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TGIFri-yay!. A group of Australian scientists, who believed they had invented a new technology to track birds, revealed on Tuesday that a flock of Australian magpies helped one another remove the tracking devices they were outfitted with.

The project was supposed to track migratory behavior. “Instead, the birds outsmarted us,” explained Dominique Potvin, a University of the Sunshine Coast researcher.
It's not just humans who don't want to be tracked by Big Tech.

Scotland. Scotland became the first country in the world to make period products free for all. As a result of the unanimous passage of the Period Products Act in 2020, free sanitary products will be distributed by local governments and educational organizations.

Palestine. President Mahmoud Abbas said on Tuesday that Israel had committed "50 Holocausts" against his people. Israeli Prime Minister Yair Lapid called the accusation "a moral disgrace" while German Chancellor Olaf Scholz said it was "intolerable and unacceptable."

China. Silver iodide rods are being fired into clouds in hopes of spurring rainfall after a 2-month heatwave pushed the Yangtze River to its lowest-ever levels. The river not only provides drinking water for people and livestock, it’s also a major source of hydropower used by companies like Toyota.

United Kingdom. Droughts in England are so bad that millions in London will be restricted from watering their gardens or filling swimming pools next week. Explaining its decision, Britain’s Thames Water said extreme temperatures had resulted in the highest demand for water in more than 25 years.

1946 Bill Clinton is born

William Jefferson Blythe III is born in Hope, Arkansas. His father died in a car accident before he was born, and young Bill later took the last name of his stepfather, Roger Clinton. At the age of 32, he became the youngest governor to be elected in the United States in four decades. In 1992, Bill Clinton would be elected as the 42nd president of the United States. 


Can No Longer Fly

The Story

Nigeria's forex crisis was again brought to the fore yesterday as Emirates airlines announced the suspension of its operations in Nigeria from September 1, 2022.


Foreign airlines operating in the country have been expressing concern over their inability to repatriate their earnings from Nigeria, and there's been no change in the situation despite efforts that included reaching out to the Federal Ministry of Aviation and the Finance Ministry. “Regrettably there has been no progress. Therefore, Emirates has taken the difficult decision to suspend all flights to and from Nigeria, effective September 1, 2022, to limit further losses and impact on our operational costs that continue to accumulate in the market", the airline said in its statement yesterday.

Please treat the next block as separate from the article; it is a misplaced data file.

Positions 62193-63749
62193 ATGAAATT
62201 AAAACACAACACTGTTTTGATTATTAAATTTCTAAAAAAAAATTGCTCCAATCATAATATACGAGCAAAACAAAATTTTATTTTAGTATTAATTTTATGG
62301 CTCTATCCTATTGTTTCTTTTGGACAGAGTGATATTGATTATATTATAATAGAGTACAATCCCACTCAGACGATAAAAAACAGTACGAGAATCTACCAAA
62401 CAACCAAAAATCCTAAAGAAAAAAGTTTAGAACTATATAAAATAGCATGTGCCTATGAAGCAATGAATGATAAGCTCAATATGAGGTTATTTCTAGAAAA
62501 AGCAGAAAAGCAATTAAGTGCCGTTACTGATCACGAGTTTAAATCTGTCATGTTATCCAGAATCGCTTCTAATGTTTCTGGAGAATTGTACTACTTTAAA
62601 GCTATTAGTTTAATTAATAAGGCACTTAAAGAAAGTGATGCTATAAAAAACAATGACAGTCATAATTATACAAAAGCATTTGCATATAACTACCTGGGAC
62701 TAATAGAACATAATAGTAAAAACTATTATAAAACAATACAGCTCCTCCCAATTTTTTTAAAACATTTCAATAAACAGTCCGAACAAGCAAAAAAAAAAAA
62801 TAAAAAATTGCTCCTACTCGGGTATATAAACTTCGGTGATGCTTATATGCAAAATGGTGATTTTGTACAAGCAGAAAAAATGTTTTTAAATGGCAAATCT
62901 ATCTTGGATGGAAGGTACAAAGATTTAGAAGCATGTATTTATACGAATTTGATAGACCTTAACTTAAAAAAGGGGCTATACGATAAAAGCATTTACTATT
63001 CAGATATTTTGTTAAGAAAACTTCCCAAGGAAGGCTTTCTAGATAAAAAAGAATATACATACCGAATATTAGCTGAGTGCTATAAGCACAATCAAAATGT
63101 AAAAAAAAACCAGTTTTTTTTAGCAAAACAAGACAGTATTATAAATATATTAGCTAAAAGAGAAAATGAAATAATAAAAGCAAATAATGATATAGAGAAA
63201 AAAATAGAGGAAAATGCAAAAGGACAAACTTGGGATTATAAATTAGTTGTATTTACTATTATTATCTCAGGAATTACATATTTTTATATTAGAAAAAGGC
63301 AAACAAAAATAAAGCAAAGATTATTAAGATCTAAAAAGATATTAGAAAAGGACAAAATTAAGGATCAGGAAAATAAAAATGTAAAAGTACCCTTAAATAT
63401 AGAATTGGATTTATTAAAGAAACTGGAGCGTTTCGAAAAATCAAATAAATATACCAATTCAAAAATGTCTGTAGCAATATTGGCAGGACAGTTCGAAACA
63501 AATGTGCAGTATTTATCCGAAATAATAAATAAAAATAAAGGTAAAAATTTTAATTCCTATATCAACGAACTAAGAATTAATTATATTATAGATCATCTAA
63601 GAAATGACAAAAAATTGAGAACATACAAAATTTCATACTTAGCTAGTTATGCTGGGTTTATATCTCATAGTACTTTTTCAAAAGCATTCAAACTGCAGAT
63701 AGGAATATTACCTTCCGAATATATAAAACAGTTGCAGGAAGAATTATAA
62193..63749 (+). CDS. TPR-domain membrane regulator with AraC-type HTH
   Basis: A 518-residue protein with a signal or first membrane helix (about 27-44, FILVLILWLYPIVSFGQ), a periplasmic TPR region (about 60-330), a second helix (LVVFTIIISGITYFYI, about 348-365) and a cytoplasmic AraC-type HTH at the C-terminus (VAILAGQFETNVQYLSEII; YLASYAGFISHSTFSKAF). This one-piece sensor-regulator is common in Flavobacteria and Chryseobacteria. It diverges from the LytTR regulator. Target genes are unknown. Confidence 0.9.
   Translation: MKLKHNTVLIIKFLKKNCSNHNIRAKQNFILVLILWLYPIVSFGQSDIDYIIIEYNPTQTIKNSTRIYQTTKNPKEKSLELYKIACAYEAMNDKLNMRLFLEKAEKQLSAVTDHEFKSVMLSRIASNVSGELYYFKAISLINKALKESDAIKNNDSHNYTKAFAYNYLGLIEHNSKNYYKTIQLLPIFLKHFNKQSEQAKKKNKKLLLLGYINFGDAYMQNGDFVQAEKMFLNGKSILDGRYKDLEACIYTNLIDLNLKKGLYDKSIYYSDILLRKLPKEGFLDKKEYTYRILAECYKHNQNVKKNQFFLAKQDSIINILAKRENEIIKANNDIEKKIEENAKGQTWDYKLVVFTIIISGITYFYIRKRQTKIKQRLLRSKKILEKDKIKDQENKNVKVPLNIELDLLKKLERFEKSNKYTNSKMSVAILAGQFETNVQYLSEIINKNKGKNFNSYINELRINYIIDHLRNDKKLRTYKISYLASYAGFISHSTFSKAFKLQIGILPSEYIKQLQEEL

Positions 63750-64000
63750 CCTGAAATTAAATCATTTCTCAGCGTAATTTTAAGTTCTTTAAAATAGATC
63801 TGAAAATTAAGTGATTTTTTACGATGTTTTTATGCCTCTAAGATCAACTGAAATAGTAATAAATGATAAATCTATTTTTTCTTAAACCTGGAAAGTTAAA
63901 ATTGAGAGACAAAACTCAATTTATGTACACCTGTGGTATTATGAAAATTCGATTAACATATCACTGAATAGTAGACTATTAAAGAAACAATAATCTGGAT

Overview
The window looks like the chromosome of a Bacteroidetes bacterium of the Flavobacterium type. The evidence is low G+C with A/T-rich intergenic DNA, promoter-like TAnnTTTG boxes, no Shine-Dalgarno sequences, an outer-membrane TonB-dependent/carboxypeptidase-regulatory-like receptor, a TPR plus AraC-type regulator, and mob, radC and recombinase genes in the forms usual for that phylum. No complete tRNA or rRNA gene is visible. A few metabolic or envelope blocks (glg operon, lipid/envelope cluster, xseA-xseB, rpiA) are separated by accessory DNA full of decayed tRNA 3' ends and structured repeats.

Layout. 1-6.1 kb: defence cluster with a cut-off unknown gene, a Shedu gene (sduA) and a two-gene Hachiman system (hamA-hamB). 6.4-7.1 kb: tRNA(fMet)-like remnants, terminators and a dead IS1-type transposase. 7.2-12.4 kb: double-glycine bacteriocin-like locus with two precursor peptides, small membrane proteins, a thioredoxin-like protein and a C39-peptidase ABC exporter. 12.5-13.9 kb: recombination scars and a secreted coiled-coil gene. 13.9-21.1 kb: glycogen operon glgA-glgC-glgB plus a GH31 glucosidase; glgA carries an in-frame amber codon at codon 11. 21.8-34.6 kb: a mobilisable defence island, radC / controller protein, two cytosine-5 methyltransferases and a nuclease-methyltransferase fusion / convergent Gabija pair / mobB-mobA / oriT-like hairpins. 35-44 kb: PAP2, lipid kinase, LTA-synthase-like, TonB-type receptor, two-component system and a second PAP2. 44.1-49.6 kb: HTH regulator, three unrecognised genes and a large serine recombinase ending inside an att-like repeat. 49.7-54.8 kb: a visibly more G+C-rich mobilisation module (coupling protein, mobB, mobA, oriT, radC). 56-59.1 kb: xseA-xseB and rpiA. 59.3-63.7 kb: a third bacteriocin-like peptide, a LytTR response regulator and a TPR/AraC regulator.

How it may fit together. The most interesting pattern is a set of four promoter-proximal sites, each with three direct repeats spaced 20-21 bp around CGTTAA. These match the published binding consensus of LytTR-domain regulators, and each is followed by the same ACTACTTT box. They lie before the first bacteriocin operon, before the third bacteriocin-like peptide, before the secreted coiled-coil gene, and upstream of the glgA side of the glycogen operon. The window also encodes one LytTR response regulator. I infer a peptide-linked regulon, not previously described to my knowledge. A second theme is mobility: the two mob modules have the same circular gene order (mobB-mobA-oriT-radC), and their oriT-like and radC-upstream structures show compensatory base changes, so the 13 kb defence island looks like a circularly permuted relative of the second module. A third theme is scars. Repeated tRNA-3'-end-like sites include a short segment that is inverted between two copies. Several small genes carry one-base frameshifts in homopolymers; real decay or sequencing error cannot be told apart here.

How much are we talking about here?
With the continuous inability of the Central Bank of Nigeria (CBN) to make the U.S. dollar available for funds repatriation by the airlines, the combined total of funds belonging to the airlines and which they're unable to repatriate has reportedly risen to about $600m. While expressing regret over the inconvenience the suspension might cause to customers, the airline said it would re-evaluate its decision if there's any positive developments regarding its blocked funds in the days ahead. "We remain keen to serve Nigeria, and our operations provide much-needed connectivity for Nigerian travellers", it said. Source


Branding (Un)Healthy Comment

The Story

The Ethiopian government yesterday knocked the Director-General of the World Health Organization (WHO), Tedros Adhanom Ghebreyesus, for his "unethical" comment on the Tigray conflict.


What did the WHO DG say about Tigray?
During a press briefing on Wednesday, Tedros decried how the Tigray conflict has received little attention from world leaders, and how the 6 million people in Tigray have been "under siege" since the conflict began in 2020. Suggesting that the lack of attention was due to racial discrimination on the part of world leaders, the WHO DG said, "Maybe the reason is the color of the skin of the people in Tigray".


What's the government's problem with that?
The government condemned the comment as it suggested that Tedros was taking sides on the conflict. Himself a native of the Tigray region, Tedros described the conflict as "the worst disaster on Earth". But in response to the comment on Thursday, spokeswoman for Ethiopia's Prime Minister, Billene Seyoum said Tedros' comment was "unbecoming of such a high-profile position", and asked that he recuse himself from the WHO DG post if he wants to make such comments.